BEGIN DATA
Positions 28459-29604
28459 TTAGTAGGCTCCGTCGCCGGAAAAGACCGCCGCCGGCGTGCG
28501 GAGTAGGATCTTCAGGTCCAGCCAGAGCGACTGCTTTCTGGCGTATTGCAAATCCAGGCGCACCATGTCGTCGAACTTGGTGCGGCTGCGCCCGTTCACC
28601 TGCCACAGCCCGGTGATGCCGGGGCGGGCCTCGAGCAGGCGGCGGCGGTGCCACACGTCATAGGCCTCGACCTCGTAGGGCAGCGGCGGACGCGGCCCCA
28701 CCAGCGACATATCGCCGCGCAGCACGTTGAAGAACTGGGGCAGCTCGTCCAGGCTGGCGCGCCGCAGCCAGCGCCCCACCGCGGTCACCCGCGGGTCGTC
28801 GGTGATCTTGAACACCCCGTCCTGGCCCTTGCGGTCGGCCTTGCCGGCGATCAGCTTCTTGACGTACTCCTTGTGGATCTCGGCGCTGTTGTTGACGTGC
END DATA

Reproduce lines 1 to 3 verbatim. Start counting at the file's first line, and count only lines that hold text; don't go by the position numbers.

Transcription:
Positions 28459-29604
28459 TTAGTAGGCTCCGTCGCCGGAAAAGACCGCCGCCGGCGTGCG
28501 GAGTAGGATCTTCAGGTCCAGCCAGAGCGACTGCTTTCTGGCGTATTGCAAATCCAGGCGCACCATGTCGTCGAACTTGGTGCGGCTGCGCCCGTTCACC